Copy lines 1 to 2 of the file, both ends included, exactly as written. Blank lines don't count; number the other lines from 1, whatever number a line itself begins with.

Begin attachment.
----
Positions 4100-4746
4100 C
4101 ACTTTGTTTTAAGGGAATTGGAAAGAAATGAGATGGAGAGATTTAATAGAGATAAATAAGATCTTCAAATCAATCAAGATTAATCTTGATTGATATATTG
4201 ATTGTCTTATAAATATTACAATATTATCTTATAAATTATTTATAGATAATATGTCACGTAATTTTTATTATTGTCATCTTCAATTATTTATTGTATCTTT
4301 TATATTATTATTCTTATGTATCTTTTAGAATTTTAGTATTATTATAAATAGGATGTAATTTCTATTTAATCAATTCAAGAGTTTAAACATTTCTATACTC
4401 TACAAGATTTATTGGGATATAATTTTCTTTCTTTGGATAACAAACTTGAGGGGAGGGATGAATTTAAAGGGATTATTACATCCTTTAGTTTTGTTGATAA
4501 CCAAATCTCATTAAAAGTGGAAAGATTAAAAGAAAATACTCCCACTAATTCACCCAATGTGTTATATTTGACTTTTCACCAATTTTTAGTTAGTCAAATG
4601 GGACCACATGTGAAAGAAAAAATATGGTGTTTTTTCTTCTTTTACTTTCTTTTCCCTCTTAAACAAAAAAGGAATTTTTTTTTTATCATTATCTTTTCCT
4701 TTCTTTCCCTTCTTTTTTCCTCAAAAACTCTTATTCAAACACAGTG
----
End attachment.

Positions 4100-4746
4100 C